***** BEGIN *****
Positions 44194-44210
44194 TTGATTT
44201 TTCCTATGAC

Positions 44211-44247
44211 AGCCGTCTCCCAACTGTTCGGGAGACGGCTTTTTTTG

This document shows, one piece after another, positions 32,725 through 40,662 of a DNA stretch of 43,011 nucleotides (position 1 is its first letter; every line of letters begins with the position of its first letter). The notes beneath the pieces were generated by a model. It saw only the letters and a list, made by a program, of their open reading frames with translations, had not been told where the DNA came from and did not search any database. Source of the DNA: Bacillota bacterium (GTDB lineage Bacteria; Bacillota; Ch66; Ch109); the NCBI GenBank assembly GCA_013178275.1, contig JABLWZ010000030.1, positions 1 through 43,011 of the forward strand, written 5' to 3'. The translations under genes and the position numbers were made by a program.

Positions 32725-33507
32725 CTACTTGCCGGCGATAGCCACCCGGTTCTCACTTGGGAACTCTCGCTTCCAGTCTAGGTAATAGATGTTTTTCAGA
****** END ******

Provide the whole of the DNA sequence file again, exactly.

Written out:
Positions 44194-44210
44194 TTGATTT
44201 TTCCTATGAC

Positions 44211-44247
44211 AGCCGTCTCCCAACTGTTCGGGAGACGGCTTTTTTTG

This document shows, one piece after another, positions 32,725 through 40,662 of a DNA stretch of 43,011 nucleotides (position 1 is its first letter; every line of letters begins with the position of its first letter). The notes beneath the pieces were generated by a model. It saw only the letters and a list, made by a program, of their open reading frames with translations, had not been told where the DNA came from and did not search any database. Source of the DNA: Bacillota bacterium (GTDB lineage Bacteria; Bacillota; Ch66; Ch109); the NCBI GenBank assembly GCA_013178275.1, contig JABLWZ010000030.1, positions 1 through 43,011 of the forward strand, written 5' to 3'. The translations under genes and the position numbers were made by a program.

Positions 32725-33507
32725 CTACTTGCCGGCGATAGCCACCCGGTTCTCACTTGGGAACTCTCGCTTCCAGTCTAGGTAATAGATGTTTTTCAGA